All three are now each slated to play under the $10.091 million tag for 2023, assuming Barkley and Jacobs eventually join Pollard in signing the tender.
Other running backs around the league took notice.
Colts RB Jonathan Taylor, who is entering the final year of his rookie deal this season and could likely be in the same boat if he doesn't receive an extension before next summer, tweeted out a one-word statement seven minutes after the 4 p.m. ET deadline passed: "Wow."
He later sent another tweet, suggesting that even if a player succeeds and boosts an organization, it won't matter come time to repay those efforts if that individual plays running back.
Henry notably received one of the pricier running back contracts back in 2020 -- before the bottom seemingly fell out of the market -- when he signed a four-year extension with Tennessee for $50 million.
Christian McCaffrey, currently the league's highest-paid back with a $16 million per-year average, retweeted and quote tweeted Henry to add his discontent, as did peers such as Najee Harris and Austin Ekeler.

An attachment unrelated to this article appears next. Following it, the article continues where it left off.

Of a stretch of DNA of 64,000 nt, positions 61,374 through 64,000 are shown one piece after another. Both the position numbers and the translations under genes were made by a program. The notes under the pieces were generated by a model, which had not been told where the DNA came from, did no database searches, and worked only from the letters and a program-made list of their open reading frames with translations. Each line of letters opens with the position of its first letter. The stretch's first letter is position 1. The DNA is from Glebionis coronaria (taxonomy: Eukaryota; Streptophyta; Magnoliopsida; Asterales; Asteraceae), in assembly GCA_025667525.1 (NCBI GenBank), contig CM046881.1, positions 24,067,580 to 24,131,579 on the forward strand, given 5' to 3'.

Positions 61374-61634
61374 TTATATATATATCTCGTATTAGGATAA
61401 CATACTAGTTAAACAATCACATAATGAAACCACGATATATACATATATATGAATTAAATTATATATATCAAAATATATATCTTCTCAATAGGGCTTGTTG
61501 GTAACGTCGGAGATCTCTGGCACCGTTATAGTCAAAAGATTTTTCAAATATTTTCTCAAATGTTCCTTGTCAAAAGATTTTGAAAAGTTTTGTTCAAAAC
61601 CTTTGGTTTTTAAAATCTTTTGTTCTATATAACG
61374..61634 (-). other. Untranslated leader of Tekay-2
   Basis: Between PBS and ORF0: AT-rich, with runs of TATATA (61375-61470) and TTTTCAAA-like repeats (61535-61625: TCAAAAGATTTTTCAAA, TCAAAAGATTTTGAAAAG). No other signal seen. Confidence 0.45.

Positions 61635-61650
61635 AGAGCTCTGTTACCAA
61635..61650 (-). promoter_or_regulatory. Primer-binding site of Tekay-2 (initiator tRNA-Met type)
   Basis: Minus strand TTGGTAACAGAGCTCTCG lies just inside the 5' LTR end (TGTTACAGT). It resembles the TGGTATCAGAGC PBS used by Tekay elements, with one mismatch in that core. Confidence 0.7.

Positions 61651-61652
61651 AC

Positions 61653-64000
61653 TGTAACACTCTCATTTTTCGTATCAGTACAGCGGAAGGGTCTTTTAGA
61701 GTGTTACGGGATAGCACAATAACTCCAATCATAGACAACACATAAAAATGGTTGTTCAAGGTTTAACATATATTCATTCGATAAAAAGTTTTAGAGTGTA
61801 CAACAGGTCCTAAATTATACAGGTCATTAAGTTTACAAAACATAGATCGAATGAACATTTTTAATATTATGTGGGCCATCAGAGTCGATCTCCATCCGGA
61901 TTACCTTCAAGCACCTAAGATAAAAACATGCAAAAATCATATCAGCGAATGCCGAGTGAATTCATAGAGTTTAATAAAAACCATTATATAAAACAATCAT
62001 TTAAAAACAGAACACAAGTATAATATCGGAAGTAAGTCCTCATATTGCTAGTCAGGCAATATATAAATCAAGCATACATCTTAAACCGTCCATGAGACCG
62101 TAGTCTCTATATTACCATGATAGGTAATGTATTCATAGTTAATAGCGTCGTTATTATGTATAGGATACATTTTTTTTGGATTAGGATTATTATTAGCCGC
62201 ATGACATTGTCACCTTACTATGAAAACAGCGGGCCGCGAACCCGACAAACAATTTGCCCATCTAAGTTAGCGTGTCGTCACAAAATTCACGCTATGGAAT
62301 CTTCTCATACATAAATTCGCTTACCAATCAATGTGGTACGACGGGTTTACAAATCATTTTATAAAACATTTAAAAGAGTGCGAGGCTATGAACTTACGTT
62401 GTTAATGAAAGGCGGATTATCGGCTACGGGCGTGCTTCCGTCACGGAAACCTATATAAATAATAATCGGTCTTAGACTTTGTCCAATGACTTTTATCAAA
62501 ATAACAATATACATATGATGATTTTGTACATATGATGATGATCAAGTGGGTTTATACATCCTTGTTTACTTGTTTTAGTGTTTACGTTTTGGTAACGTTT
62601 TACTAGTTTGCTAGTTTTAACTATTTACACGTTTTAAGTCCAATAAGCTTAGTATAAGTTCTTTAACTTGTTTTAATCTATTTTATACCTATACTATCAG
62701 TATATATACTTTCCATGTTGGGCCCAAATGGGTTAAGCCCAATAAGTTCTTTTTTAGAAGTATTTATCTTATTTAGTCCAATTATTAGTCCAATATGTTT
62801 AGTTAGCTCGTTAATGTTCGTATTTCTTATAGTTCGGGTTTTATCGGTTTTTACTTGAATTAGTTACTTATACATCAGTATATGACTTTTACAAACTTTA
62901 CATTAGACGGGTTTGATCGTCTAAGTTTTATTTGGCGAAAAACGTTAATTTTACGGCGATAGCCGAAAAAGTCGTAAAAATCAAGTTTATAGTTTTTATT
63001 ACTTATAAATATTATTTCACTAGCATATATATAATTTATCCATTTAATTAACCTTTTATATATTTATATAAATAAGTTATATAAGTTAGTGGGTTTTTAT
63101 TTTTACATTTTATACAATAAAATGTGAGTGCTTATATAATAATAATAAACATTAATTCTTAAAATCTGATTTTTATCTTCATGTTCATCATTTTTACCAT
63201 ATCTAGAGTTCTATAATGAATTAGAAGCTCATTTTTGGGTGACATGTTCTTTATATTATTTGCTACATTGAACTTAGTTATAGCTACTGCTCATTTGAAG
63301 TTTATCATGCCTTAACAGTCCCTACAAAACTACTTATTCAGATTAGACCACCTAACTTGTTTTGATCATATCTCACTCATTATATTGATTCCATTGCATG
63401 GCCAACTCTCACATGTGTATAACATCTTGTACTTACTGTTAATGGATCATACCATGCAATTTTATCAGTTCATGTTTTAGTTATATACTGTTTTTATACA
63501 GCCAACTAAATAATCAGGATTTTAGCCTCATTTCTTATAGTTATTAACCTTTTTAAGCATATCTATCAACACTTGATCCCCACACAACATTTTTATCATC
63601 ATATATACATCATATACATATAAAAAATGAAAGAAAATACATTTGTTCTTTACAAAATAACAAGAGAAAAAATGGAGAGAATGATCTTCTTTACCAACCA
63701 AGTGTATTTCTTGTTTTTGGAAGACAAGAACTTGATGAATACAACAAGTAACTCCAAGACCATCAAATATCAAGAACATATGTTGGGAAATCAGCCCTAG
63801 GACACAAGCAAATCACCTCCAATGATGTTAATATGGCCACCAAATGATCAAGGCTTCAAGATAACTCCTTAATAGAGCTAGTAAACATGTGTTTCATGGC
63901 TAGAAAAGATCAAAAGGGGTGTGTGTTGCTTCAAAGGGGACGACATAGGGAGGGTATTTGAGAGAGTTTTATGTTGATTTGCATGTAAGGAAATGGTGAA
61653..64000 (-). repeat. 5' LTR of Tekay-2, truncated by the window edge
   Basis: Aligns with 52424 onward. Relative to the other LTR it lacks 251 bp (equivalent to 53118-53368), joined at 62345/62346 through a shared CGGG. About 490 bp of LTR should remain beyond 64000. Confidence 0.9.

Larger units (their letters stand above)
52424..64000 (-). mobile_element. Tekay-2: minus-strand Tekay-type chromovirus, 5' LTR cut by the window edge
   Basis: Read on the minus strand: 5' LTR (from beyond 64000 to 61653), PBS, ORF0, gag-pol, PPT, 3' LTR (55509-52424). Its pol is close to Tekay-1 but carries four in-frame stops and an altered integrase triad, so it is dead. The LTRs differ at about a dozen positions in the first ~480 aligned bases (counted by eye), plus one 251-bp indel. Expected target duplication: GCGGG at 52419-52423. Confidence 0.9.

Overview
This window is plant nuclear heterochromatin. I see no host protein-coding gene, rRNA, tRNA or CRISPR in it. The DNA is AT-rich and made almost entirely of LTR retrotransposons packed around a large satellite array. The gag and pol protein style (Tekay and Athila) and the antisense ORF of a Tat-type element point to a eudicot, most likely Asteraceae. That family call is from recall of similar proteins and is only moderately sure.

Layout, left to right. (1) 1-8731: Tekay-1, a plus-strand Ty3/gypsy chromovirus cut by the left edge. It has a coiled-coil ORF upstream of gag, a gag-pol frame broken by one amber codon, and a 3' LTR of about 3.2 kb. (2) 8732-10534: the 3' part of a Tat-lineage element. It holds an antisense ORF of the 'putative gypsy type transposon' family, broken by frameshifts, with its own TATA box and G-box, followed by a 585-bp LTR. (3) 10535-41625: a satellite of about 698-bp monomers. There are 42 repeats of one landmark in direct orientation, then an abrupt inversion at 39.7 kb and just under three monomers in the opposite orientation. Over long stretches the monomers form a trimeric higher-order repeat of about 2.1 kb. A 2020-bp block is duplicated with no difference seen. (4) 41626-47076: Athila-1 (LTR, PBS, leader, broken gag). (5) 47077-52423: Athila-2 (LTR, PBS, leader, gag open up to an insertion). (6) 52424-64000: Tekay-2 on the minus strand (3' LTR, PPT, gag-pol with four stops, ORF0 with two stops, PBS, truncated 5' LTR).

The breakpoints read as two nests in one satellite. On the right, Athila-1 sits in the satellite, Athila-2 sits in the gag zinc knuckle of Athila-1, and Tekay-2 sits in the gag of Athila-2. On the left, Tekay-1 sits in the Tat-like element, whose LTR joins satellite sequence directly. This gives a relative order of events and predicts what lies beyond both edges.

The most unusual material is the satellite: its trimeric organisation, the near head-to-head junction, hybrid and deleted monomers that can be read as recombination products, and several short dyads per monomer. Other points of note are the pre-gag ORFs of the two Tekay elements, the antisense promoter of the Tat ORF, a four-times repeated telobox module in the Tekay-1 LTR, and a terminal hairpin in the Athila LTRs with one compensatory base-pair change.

The inability for even one out of Pollard, Barkley and Jacobs to strike a larger deal and avoid the decision of playing under the franchise tag or not was just the latest in an offseason chock full of running back devaluation.
Ekeler requested a trade in the spring hoping to receive what he deemed proper value, and eventually agreed to a revised contract with an extra $1.75 million in incentives, while Joe Mixon took a pay cut on Friday to remain with the Bengals.
Miles Sanders, the highest-paid running back in this year's free-agent class, has better security than any of the tagged backs, but he's making just a $6.35 million average salary over his four-year pact with Carolina.
Although Pollard intends to play under the tag he already signed back in March, as NFL Network's Jane Slater reported on Monday, the ordeal isn't guaranteed to be over for Barkley and Jacobs. Neither has signed their tag, which means they could presumably miss part or all of training camp without being fined due to not being under contract.
Others at their position will be keeping a sharp eye on developments, and if Monday is any indication, they'll be making their voices heard.